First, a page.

Symbol(Symbol.iterator): ƒ values()
    arguments: (...)
    caller: (...)
    length: 0
    name: "values"
    __proto__: ƒ ()
    [[Scopes]]: Scopes[0]
  __proto__: Object

The callee function contains the information related to the function like name and arguments length.

As MDN says that the callee function is a reference to the currently executing function that the arguments belong to.

And As, I’m no expert in this so, don’t know why it contains the Symbol well if you know let me know.

#3 Changing Values

You can set or reassign each value of argument object. See the example below:

function test(a, b, c) {
  arguments[0] = 'TEST';
  console.log(arguments[0]);
}

test(1, 2, 3); // TEST

In the above example, I passed 1 as the first argument and change it inside the function to TEST and it logs the arguments[0]. Please see #6 for more.

#4 Convert it to a real array.

As I already told you arguments object is not an array but it can be converted to a real array.

#4.1 Using Array.prototype

function test(a, b, c) {
  var args = Array.prototype.slice.call(arguments);
  console.log(args);
}
test(1, 2, 3); // [1, 2, 3]

The output of the above example is [1, 2, 3] See the output of console below:

(3) [1, 2, 3]
  0: 1
  1: 2
  2: 3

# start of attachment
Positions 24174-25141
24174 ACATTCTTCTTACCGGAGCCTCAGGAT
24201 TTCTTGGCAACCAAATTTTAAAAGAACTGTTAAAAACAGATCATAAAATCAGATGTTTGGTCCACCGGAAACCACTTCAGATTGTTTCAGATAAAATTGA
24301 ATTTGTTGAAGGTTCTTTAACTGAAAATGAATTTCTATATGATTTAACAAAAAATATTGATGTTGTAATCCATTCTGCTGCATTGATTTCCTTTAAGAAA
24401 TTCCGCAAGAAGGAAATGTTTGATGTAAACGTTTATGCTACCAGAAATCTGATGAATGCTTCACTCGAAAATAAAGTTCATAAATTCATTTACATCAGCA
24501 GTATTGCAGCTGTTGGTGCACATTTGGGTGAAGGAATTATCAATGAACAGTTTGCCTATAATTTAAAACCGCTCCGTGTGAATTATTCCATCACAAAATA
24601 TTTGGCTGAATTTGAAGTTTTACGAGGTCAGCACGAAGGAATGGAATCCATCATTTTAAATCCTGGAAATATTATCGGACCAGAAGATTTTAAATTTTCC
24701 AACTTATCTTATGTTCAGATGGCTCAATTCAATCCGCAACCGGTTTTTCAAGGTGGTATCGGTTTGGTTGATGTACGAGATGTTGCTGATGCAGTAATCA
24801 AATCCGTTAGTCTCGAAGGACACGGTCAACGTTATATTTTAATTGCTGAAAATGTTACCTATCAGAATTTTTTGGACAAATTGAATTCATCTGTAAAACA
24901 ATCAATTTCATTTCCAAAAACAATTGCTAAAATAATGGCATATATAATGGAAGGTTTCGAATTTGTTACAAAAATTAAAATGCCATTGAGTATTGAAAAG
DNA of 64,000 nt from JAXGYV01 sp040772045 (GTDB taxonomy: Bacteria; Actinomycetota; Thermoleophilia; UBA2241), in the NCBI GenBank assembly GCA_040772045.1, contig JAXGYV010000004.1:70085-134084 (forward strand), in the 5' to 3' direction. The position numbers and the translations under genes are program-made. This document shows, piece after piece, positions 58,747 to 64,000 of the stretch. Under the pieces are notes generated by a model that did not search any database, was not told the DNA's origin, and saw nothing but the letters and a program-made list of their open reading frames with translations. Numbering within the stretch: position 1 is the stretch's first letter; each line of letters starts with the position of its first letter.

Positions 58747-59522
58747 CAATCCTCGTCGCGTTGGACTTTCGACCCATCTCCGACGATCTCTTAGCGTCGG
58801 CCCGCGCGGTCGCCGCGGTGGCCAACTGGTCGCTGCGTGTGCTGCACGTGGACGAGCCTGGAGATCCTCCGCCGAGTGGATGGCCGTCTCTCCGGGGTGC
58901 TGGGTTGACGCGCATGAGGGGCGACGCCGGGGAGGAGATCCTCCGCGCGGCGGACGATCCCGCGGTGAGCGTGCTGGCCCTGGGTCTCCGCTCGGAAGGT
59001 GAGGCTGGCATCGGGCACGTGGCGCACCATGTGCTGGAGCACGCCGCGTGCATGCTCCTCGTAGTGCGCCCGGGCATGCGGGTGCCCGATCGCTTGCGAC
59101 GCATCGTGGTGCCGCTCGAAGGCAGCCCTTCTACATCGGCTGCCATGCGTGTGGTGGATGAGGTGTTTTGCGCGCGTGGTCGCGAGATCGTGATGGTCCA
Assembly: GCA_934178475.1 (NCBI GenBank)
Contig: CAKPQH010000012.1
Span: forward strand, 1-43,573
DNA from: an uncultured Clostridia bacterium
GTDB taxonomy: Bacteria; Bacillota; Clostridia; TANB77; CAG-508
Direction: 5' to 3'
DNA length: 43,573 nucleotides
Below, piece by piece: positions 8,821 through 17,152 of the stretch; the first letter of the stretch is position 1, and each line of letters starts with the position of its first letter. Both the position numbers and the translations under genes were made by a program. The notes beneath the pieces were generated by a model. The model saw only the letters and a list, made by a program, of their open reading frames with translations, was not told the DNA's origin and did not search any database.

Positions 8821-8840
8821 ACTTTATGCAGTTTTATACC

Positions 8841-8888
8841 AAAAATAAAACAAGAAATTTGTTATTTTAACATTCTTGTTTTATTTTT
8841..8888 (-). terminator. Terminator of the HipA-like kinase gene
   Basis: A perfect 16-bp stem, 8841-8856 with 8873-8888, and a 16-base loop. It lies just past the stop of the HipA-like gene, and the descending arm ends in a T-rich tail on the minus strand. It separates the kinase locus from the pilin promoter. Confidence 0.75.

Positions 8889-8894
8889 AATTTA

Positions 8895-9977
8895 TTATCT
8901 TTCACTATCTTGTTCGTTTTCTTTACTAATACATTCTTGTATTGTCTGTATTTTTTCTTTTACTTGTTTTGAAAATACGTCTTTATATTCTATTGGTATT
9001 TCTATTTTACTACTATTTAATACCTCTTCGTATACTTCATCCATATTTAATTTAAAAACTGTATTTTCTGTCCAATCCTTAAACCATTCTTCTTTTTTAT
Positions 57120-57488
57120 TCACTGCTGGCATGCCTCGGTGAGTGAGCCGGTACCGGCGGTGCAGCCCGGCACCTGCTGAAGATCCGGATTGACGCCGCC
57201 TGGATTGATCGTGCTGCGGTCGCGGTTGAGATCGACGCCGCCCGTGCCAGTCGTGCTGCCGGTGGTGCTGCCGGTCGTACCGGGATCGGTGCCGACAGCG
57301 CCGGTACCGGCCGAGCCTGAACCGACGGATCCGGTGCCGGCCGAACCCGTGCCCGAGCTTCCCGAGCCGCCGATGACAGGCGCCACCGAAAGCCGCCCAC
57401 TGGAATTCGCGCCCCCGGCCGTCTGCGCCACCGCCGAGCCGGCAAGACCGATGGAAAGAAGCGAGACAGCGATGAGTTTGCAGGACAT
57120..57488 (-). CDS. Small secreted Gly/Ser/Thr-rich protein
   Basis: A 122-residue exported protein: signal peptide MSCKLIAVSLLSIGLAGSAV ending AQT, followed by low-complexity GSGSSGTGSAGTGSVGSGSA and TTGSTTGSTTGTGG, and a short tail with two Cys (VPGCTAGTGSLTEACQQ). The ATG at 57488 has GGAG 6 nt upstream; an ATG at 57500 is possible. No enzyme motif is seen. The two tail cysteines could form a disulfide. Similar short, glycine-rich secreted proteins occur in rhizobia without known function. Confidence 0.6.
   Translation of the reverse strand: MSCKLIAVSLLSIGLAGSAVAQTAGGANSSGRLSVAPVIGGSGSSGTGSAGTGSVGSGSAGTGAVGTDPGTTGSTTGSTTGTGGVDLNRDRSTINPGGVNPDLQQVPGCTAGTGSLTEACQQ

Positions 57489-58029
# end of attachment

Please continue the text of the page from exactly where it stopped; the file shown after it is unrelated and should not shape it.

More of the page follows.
length: 3
  __proto__: Array(0)

Did you noticed this time the __proto__ is the type of array, we have converted it to the real array.

#4.2 Using array literal

Using the array literal is a shorter way than the above example I showed. See the example below:

function test(a, b, c) {
  var args = [].slice.call(arguments); 
  console.log(args);
}
test(1, 2, 3); // [1, 2, 3]

#4.3 Using Array.from()

You can also use array .form() method to convert the array-like object to a real array as I show in the example below:

function test(a, b, c) {
  var args = Array.from(arguments);
  console.log(args);
}
test(1, 2, 3); // [1, 2, 3]

#4.4 Using spread syntax

Of course, You can use spread syntax to convert it into an array, like the example below:

function test(a, b, c) {
  var args = [...arguments];
  console.log(args);
}
test(1, 2, 3); // [1, 2, 3]

The JavaScript arguments object is useful when you have dynamic parameters to received or you just don’t know the function called with more parameters than the function is gonna formally received.

#5 Usages

For example if I say that, create a function that accepts any number of string parameters and returns the longest one?